Loctite and wheels

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David B
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Loctite and wheels

Postby David B » Mon Jan 30, 2017 6:43 pm

To secure wheels, for example Sharman or Ultrascale, with plastic centres to an axle, which Loctite would be recommended? Looking through this Forum, several numbers are mentioned (which suggests personal preference) though one more commonly.

Many of the posts are a few years old. Has the Loctite numbering or technology changed in recent years to make the earlier posts less reliable?

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Guy Rixon
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Re: Loctite and wheels

Postby Guy Rixon » Mon Jan 30, 2017 7:41 pm

You might refer to Loctite's documentation to identify the various types. E.g. the page for the 600-series retainers: http://www.loctite.co.uk/retaining-9171.htm.

AFAIK, the number haven't changed and all are still available, but there may have been some introductions.

If choosing among the 600-series retainers you might consider:

- close fit vs. gap filling (probably close for P4 wheels);

- temperature tolerance required (low, because nylon centres);

- oil tolerance required (depends on how you lubricate your engines).

dal-t
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Re: Loctite and wheels

Postby dal-t » Mon Jan 30, 2017 8:10 pm

Guy Rixon wrote:You might refer to Loctite's documentation to identify the various types. E.g. the page for the 600-series retainers: http://www.loctite.co.uk/retaining-9171.htm.


Always worth checking out these things - I've used 601 for years, but only just discovered that it "fluoresces for presence monitoring"! As it happens I stumbled across my UV torch a few weeks ago, so now I can sit in my darkened workshop and confirm all wheels are properly retained - or not.
David L-T

Philip Hall
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Re: Loctite and wheels

Postby Philip Hall » Tue Jan 31, 2017 6:36 am

I have always used, with varying degrees of success, Loctite 601 and latterly 603. However, if you read Chris Pendlenton's article in MRJ a while back about wheels, and before that his piece on converting a Hornby 8F, he says that Henkel (the manufacturers) are doubtful of its efficacy in such situations.

I only use Loctite on Ultrascale wheels, and then after employing Chris's dodge (not sure if he still uses it) of turning a tiny ring about 1mm in from the end of the axle, which seems to provide somewhere for the stuff to get trapped in rather than being squeezed out as the axle goes in. I also slightly abrade the axle end by rolling it in the bench under a file. Another opinion on this comes from David Rogers, who told me once that he thought that, under a microscope, an axle looks a bit like the foothills of the Himalayas, and the Loctite goes into all these humps and hollows! Notwithstanding this, I have tried the turned ring idea on three engines now and it does seem to give increased grip, so much so that I don't pin them on anymore. Time will tell with this one...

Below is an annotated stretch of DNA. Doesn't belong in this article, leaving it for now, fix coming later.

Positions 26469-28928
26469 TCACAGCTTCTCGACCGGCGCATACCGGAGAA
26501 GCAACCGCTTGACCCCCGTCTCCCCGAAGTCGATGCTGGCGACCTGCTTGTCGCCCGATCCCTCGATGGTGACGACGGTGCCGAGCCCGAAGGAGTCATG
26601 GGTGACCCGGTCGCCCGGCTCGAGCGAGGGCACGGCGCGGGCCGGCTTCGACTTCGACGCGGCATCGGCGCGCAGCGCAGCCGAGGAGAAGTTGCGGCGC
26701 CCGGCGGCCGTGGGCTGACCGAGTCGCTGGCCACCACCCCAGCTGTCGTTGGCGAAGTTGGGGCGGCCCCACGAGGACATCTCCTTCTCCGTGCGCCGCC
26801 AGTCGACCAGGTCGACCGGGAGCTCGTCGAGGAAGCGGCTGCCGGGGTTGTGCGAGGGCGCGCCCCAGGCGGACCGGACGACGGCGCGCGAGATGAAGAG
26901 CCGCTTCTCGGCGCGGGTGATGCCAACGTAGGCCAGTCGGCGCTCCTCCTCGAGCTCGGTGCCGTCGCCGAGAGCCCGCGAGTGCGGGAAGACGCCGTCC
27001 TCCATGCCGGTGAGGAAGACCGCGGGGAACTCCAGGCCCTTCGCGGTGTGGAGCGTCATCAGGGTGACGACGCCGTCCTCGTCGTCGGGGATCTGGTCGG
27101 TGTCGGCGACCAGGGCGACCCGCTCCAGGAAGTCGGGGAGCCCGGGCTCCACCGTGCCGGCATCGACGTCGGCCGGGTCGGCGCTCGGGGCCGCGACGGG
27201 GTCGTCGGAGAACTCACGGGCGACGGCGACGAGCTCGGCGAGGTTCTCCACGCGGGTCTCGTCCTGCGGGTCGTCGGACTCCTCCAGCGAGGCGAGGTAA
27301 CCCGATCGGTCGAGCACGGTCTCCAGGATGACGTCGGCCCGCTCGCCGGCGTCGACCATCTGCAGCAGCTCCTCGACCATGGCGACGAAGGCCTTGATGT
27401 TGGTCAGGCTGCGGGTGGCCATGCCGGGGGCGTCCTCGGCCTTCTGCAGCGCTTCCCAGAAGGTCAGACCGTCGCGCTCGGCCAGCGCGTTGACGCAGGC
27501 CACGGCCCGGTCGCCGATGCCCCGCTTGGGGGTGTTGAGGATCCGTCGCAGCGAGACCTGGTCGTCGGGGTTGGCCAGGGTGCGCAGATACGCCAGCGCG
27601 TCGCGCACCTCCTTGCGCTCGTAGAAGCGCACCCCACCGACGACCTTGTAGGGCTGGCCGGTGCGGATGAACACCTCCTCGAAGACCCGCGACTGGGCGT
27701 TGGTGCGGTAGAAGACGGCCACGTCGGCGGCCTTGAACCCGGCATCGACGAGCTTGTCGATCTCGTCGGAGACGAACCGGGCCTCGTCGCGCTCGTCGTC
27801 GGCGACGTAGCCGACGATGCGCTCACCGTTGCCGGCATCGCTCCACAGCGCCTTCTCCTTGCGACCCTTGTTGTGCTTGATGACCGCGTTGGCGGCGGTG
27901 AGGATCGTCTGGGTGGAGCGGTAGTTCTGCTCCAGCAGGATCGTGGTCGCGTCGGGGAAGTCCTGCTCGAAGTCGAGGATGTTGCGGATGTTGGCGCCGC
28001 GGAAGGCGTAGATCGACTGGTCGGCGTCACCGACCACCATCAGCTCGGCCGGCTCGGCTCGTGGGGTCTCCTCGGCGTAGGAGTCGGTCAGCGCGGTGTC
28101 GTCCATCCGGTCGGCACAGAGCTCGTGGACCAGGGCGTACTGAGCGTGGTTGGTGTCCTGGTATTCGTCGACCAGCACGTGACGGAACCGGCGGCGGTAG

Alan Gibson wheels have always been a sufficient grip on the axle to not need any retainer, ditto Sharmans, because they are made of a bendier sort of plastic which kind of shrinks down on the axle when they settle down. A recent set of AG wheels were a very tight fit indeed, and I had to set the GW press in a big vice to push them on. The only exception to this is when they have been on and off the axles too many times, in which case I have had to resort to pinning when Loctite just didn't hold. This was a repair, I hasten to add, and I think they had been off many times before the engine came to me.

With all these retainers the most important thing is for the surfaces to be scrupulously clean. I clean off the axles with acetone, and use a baby wipe to clean out the axle hole if it's been contaminated in any way. New wheels should not need to be cleaned out. Use these cleaners with care, though, for once I accidentally cleaned out some axle holes with the same stuff I was using on the axles and you will understand why the next action was a phone call for a new set of wheels...

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Le Corbusier
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Re: Loctite and wheels

Postby Le Corbusier » Tue Jan 31, 2017 8:08 am

Philip Hall wrote: The only exception to this is when they have been on and off the axles too many times, in which case I have had to resort to pinning when Loctite just didn't hold.


How do you pin wheels ..... I have yet to come across this in the learning curve that is my modelling adventure!